Financial stocks finished lower Tuesday in a volatile session in which
skyrocketed and battered mortgage giants
continued to take their lumps.
The government-sponsored mortgage giants were once again a focal point of the market, as Fannie Mae collapsed nearly 30% at one point in trading and Freddie Mac shed as much as 34%, after Moody's cut the financial strength ratings and preferred share ratings for both stocks. The move comes after Sunday's announcement of a federal bailout of the two companies. Fannie shares closed down 27.3% to $7.07, while Freddie shares plunged 26%% to $5.26.
The wider financial sector, however, received a late afternoon boost from Securities and Exchange Commission Chairman Chris Cox, who said the regulator would move to curtail naked short selling in Fannie and Freddie shares, as well as broker dealers like
The beleaguered investment bank had tumbled to a new low at one point in early trading, but then rallied and pushed its way to a gain of 6.6% to $13.22. In addition to Cox's comment, the stock was aided by a report in the
New York Post
that suggested Lehman was considering taking the company private. The share price has plummeted 80% over the past year, which makes privatization a very real possibility.
Washington Mutual, which has lost 92% of its value over the last 12 months, sought to soothe investors by publicly stating it has enough spare cash to handle the current weakness in the economy. Late Monday, WaMu said it had more than $40 billion in excess liquidity and that it exceeds the amount to be considered "well-capitalized." Satisfied investors pushed the stock up 11.8% to $3.61.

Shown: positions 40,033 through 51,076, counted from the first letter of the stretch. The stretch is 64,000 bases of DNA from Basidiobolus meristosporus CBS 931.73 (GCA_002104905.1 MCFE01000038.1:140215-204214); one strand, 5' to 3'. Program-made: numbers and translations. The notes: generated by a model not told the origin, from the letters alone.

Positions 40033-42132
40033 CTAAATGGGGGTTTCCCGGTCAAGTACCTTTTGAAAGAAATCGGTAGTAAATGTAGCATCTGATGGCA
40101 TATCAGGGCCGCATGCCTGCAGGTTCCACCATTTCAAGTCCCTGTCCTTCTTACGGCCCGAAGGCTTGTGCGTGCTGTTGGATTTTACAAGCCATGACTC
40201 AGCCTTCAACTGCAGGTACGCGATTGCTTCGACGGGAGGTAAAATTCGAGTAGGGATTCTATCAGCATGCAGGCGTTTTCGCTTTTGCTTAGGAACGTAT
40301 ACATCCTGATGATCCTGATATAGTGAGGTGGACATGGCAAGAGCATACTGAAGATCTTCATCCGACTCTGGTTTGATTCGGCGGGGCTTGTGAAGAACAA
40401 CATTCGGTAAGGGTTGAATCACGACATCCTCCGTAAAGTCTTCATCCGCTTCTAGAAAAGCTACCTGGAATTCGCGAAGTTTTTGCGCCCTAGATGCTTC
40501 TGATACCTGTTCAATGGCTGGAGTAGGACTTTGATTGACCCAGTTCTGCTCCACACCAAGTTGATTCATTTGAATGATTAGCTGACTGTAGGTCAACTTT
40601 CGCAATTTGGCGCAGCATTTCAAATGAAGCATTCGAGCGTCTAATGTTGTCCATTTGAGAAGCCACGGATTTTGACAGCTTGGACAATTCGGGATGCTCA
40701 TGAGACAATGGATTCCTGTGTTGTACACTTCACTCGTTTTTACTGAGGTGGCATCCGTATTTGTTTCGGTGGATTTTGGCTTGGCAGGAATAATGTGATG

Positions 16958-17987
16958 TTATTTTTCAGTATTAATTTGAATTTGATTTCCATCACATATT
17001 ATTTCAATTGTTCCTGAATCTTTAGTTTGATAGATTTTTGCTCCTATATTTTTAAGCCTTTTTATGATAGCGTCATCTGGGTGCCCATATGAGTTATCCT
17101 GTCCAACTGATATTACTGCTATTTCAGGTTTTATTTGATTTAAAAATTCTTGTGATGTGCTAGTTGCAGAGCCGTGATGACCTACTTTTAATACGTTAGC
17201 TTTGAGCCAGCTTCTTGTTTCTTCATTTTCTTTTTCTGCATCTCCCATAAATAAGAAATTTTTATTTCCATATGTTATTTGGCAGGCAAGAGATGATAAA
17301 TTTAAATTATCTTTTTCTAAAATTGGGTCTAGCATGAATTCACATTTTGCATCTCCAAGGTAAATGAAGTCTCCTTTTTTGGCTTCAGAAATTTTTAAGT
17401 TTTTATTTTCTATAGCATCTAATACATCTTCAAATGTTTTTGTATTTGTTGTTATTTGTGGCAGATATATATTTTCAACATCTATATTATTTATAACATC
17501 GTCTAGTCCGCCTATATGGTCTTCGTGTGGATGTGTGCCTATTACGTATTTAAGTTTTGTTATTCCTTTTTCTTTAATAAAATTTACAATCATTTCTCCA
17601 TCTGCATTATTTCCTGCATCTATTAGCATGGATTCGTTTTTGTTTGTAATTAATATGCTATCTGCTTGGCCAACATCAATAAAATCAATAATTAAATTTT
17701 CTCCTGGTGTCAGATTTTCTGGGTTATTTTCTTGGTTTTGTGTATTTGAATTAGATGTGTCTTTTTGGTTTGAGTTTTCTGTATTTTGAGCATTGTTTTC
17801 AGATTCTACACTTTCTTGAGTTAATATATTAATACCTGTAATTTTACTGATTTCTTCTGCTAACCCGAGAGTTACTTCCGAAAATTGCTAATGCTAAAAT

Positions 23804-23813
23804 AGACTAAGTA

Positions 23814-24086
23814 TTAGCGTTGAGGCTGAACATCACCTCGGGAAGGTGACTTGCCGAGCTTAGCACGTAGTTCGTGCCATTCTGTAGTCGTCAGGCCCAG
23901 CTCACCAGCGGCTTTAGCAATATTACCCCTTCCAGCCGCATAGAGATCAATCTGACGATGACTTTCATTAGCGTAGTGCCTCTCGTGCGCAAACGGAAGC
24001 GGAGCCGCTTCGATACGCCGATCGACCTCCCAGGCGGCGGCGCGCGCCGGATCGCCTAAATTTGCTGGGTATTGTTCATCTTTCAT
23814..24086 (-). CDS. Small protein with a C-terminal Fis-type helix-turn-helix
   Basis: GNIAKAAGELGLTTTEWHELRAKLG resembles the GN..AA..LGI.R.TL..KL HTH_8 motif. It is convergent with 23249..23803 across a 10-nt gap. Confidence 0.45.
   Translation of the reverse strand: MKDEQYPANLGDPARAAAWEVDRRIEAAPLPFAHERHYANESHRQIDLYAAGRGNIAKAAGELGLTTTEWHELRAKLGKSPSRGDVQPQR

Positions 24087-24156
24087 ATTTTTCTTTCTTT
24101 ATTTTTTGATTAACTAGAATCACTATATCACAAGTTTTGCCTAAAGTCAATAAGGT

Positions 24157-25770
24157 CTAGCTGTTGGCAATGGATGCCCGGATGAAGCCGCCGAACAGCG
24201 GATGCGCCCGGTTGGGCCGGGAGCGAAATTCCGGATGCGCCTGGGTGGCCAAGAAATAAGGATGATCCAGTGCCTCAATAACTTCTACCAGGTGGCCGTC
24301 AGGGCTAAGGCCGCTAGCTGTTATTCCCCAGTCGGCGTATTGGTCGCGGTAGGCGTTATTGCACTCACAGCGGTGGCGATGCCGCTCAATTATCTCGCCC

shares also rose, even after it reported a net loss of $19.1 million for the second quarter. Net charge-offs increased along with expenses. The bank also named D. Bryan Jordan its new president and CEO. Shares in the Tennessee-based bank shot up 16.9% to $5.89.
also finished in the black, after reporting a solid second quarter. The Boston-based bank reported revenue increases of 39% and gave positive guidance for the back half of the year. Shares finished up 7.1% to $59.65.
Losers, however, ultimately carried the day. The
Financial Sector Index finished down 157.15 to 5,548.67.
dropped 7.7% after Oppenheimer analyst Meredith Whitney said that shareholders' prospects were bleak and cut the rating to underperform from perform. However, the stock managed to recover somewhat to trade at flat to down levels.
Wachovia cut its investment rating and earnings outlook for
American International Group
, sending the insurer's stock down 8.5%. The Wachovia analyst downgraded the stock to market perform and said the insurer could post up to $7 billion in second-quarter losses. Shares finished down $1.91 to $20.64.
Other big losers included
, which lost 20.4% to $3.48, and
, which shed 4.5% to $3.60.